One of the biggest differences between porter and stout, it seems, is the difference between using chocolate malt or black patent... but both use roasted barley...
I disagree. I use chocolate malt quite a bit. Sometimes it may just be a couple of ounces to get the color where I want it, but in a porter (if this is an attempt at a Robust Porter), I think it's almost mandatory.

You could certainly make a good porter without chocolate malt, but I tend to do the opposite. My porters get chocolate and my stouts get roasted barley. Black patent is acceptable in either.
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Old 08-05-2008, 02:36 AM   #7
MVKTR2
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I tend to agree ohiobrewtus on this one.

I'll further add these 2 things:
1) Using 10% chocolate malt in a grain bill gives a very distinct coffee flavor.
2) Some brewing purist claim the real difference between a porter and stout is that a stout uses roasted barley and a porter doesn't. Also it seems most porter recipes use black patten in the way stouts use roasted barley, but that part is only my observation.

Schlante,
Phillip
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Old 08-05-2008, 09:09 AM   #8
Lil' Sparky
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Quote:
Originally Posted by MVKTR2 View Post
I tend to agree ohiobrewtus on this one.

I'll further add these 2 things:
1) Using 10% chocolate malt in a grain bill gives a very distinct coffee flavor.
2) Some brewing purist claim the real difference between a porter and stout is that a stout uses roasted barley and a porter doesn't. Also it seems most porter recipes use black patten in the way stouts use roasted barley, but that part is only my observation.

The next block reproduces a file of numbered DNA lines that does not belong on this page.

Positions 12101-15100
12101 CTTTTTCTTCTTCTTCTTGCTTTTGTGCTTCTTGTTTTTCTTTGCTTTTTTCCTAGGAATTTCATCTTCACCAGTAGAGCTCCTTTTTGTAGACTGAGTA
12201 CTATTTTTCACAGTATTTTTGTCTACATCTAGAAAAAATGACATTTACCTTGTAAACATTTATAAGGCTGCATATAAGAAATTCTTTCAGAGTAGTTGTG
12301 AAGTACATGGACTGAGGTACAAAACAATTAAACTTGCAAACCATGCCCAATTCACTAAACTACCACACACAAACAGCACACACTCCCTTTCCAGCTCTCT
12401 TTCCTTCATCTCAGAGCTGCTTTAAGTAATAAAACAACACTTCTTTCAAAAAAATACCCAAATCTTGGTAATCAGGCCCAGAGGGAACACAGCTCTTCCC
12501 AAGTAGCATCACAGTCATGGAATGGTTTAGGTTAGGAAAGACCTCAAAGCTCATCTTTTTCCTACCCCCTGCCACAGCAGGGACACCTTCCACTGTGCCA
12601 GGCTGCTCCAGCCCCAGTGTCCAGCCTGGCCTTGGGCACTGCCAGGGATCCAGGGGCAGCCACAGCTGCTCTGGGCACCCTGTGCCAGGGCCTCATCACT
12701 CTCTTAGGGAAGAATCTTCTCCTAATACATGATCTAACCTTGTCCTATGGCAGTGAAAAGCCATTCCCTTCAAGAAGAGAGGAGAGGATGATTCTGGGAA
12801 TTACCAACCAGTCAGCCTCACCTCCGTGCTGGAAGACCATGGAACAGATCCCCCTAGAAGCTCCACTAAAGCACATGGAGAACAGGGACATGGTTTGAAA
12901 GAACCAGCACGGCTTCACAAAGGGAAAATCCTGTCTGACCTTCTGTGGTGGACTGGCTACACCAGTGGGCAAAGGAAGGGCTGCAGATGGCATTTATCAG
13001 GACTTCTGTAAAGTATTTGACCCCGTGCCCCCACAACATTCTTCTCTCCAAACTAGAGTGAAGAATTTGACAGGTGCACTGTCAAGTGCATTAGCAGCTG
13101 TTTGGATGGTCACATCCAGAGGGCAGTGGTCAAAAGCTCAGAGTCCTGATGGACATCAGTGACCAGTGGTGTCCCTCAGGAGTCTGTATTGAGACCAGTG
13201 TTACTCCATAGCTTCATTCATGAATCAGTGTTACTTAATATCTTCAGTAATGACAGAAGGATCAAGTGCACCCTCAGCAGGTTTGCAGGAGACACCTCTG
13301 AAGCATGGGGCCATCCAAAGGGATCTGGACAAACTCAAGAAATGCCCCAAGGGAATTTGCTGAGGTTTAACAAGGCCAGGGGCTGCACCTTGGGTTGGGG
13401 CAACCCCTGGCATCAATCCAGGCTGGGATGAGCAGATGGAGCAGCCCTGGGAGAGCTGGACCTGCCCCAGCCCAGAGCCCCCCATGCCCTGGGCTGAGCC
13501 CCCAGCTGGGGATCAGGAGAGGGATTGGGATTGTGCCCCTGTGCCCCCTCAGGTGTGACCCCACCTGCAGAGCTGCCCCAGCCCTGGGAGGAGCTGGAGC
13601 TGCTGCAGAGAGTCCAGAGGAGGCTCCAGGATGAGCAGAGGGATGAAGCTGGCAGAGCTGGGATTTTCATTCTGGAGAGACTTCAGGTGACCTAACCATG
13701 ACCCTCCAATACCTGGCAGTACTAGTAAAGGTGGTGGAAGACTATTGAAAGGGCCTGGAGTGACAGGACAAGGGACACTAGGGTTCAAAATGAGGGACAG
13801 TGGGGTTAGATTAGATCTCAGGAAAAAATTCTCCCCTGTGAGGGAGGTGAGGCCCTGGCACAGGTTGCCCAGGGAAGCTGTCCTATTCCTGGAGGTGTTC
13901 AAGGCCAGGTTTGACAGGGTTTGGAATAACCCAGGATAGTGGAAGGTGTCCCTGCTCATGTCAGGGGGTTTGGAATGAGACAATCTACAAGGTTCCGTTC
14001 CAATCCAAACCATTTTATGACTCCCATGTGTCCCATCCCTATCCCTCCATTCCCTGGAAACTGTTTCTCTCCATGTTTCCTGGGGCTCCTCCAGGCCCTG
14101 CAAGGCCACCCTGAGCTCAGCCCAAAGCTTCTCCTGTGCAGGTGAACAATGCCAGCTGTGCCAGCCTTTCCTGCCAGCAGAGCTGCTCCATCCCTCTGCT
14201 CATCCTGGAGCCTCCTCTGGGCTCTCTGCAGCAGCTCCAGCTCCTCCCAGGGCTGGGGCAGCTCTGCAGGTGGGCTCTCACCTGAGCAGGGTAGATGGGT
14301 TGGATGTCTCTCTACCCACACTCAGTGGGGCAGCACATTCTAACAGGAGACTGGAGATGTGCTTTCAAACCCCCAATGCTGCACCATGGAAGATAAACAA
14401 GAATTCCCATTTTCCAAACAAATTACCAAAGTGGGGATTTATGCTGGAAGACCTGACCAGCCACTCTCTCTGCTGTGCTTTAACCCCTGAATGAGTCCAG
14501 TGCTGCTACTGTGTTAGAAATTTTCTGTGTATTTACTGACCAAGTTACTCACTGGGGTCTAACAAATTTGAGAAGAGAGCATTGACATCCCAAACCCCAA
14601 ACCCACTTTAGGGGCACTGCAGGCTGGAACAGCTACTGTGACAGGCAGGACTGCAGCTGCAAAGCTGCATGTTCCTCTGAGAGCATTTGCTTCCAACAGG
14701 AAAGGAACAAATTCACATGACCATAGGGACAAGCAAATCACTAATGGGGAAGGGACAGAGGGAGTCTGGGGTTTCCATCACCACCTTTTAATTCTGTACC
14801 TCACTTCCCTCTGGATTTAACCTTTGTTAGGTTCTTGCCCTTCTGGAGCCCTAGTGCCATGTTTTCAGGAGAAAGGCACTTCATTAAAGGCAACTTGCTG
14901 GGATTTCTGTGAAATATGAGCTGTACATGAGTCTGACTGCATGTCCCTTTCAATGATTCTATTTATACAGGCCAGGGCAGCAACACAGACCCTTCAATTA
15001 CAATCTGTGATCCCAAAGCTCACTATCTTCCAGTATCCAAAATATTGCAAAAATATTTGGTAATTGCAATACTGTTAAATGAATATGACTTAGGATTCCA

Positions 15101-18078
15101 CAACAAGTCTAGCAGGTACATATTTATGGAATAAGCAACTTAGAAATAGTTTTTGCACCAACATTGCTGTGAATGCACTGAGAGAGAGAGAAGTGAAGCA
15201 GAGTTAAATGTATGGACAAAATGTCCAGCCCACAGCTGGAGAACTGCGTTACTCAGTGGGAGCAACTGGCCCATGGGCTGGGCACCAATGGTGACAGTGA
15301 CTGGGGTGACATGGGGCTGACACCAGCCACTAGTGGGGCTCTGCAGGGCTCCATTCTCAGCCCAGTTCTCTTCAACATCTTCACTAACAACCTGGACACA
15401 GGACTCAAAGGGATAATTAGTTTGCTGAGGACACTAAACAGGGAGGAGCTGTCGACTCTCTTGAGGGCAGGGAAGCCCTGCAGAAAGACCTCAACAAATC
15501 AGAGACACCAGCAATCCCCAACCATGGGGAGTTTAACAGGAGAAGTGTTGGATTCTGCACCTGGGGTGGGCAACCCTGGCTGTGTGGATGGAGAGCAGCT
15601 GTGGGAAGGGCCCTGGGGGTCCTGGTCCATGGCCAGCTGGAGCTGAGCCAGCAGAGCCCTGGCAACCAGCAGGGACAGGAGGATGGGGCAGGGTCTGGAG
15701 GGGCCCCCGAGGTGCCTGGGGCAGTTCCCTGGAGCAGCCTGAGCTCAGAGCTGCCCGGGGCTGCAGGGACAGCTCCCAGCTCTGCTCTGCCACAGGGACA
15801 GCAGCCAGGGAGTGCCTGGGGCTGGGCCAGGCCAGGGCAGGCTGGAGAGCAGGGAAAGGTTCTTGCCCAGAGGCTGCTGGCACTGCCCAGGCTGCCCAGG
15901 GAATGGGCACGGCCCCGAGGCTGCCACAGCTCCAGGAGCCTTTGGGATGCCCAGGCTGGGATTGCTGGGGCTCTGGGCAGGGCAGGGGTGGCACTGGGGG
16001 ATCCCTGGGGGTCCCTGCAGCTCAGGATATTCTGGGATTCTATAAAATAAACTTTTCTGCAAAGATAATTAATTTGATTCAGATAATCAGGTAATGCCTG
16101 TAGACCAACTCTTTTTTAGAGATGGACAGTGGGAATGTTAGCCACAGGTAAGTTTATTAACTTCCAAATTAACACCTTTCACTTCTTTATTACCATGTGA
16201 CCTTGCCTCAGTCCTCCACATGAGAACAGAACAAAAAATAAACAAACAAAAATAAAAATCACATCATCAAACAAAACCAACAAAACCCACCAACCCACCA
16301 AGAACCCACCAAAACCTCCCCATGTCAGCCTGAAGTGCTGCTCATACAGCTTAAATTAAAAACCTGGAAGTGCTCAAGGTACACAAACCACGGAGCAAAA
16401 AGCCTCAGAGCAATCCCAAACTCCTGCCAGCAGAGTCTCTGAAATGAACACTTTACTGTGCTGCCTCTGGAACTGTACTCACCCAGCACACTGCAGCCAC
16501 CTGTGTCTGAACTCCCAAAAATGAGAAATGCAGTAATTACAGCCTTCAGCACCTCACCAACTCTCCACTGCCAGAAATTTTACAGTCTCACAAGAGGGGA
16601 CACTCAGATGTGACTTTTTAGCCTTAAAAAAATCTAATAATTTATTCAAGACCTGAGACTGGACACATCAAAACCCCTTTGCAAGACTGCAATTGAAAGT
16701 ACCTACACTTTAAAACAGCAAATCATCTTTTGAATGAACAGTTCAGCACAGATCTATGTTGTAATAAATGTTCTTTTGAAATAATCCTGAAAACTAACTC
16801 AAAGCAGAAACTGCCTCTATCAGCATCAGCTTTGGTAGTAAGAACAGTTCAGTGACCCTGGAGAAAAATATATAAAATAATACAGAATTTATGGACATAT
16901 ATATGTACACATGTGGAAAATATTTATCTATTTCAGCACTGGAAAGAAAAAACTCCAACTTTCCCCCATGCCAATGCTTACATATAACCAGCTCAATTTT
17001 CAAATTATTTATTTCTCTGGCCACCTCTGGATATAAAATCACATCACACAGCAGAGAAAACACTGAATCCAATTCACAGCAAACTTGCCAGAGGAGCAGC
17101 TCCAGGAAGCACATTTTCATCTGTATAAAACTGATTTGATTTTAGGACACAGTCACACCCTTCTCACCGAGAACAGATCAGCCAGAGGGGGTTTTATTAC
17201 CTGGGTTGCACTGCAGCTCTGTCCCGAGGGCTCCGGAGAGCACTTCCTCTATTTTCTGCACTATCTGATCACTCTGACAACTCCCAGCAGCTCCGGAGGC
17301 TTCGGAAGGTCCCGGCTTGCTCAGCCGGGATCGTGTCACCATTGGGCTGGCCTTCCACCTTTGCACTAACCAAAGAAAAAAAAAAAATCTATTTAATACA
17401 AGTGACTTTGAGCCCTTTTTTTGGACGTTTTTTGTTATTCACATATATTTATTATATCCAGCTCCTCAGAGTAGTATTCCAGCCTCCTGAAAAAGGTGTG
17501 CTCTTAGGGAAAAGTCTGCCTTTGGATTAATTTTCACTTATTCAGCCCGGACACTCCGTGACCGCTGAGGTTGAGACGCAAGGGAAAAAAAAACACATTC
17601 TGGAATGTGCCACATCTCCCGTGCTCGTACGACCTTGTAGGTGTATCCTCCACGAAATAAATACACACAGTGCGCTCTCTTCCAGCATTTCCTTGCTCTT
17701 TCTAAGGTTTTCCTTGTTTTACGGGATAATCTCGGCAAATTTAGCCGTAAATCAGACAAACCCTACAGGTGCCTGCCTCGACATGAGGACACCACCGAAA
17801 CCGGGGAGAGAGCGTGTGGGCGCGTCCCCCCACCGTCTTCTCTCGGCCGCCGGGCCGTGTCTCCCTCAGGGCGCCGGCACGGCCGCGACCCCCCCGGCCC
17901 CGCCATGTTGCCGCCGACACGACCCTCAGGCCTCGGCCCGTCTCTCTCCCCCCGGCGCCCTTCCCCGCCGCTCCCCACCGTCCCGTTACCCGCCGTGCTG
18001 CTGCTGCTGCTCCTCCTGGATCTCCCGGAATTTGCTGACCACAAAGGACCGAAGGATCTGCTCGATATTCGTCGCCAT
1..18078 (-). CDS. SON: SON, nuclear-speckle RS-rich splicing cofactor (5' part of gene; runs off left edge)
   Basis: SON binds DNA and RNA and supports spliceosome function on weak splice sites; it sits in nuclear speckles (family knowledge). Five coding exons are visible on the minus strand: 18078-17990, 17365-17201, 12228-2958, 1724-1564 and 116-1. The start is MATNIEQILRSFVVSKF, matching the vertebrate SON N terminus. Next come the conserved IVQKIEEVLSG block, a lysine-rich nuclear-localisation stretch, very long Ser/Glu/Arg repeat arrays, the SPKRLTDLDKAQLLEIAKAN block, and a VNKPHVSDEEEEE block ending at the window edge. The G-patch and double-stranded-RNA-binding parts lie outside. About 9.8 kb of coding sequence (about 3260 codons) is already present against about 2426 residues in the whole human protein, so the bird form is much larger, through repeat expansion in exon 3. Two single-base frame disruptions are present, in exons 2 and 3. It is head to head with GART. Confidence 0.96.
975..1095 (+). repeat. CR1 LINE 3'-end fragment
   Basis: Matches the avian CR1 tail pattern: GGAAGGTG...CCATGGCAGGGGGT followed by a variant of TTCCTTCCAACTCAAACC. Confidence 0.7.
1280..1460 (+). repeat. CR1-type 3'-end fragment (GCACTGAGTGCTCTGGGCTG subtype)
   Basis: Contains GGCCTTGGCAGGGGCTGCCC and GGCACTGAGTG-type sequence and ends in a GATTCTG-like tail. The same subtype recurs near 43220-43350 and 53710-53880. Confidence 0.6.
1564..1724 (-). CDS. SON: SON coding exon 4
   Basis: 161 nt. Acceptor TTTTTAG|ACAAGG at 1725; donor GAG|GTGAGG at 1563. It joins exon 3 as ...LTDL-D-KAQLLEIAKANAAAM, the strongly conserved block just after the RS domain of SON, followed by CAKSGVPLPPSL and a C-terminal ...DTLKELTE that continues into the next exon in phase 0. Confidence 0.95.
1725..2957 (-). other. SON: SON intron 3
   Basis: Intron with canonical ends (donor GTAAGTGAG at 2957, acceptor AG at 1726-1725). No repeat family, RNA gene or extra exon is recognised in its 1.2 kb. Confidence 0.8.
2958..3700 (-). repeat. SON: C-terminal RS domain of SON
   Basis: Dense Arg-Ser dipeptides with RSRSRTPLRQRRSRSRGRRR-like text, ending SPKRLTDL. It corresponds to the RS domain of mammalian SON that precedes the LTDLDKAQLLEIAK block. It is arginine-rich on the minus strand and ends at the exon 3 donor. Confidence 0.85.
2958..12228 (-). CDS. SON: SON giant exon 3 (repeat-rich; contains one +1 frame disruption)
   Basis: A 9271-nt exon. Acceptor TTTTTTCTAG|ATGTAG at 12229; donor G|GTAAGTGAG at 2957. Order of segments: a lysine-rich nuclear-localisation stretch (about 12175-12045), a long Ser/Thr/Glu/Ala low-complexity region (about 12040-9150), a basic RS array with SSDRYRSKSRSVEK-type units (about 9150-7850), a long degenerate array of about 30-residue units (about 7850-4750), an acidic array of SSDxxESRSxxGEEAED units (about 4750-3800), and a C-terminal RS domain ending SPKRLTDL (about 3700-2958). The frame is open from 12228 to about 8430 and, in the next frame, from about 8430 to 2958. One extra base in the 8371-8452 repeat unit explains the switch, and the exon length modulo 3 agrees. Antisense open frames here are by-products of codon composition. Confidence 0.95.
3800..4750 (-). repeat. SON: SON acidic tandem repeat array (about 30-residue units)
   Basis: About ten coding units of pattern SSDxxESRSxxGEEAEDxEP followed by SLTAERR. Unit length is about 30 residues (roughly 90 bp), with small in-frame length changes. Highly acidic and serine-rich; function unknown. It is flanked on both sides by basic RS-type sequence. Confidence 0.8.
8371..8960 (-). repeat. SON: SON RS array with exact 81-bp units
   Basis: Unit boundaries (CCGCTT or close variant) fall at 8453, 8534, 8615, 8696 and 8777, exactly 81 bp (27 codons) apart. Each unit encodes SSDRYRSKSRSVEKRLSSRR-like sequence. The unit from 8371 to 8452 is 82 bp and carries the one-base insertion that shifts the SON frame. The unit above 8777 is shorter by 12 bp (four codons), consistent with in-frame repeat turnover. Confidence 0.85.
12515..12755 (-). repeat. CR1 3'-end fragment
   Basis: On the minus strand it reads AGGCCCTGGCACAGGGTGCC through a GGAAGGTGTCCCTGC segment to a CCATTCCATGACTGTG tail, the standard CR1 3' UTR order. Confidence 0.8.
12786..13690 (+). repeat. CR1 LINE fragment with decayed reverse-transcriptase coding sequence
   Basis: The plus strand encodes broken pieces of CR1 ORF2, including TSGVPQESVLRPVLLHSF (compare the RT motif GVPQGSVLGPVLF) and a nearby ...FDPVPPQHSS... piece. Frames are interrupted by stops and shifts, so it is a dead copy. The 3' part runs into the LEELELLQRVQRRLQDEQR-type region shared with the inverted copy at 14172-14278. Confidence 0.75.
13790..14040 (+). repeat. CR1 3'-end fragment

Schlante,
Phillip
+1 Don't sub the chocolate or black patent for roasted barley. If you do, you'll be making a stout, not a porter.
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Old 08-05-2008, 11:58 AM   #9
oberon567
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I guess I will have to concede...

This is advice I had been told when I was planning a RIS recipe on this forum... but looking through some of Jamil Z.'s recipes, I can see I am confusing my grains... here iis his grain bill for his Robust Porter and his Dry Stour, to see the difference:
Robust Porter
73.0% 11.50 lbs. Pale Malt(2-row) America 1.048
09.5% 1.50 lbs. Munich Malt(2-row) America 1.006
09.5% 1.50 lbs. Crystal 40L America 1.006
03.2% 0.50 lbs. Black Patent Malt America 1.002
04.8% 0.75 lbs. Chocolate Malt America 1.003
Dry Stout
70.0% 7.00 lbs. Pale Malt Halcyon Great Britain 1.038
20.0% 2.00 lbs. Flaked Barley America 1.032
10.0% 1.00 lbs. Roasted Barley America 1.028

 
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Old 08-12-2008, 03:19 AM   #10
adamjab19
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I found Bramling Cross whole hops instead...seemed like a good match with the description at the store, I think I hope?

Looking further into it I hope I didn't miss the mark with this hop decision. Some descriptions make it sound perfect (fruity, well rounded, use for any english ale) then other make it sound not so good, almost pale ale type hop (grapefruity, citrusy).

anyone?



Reason: further explanation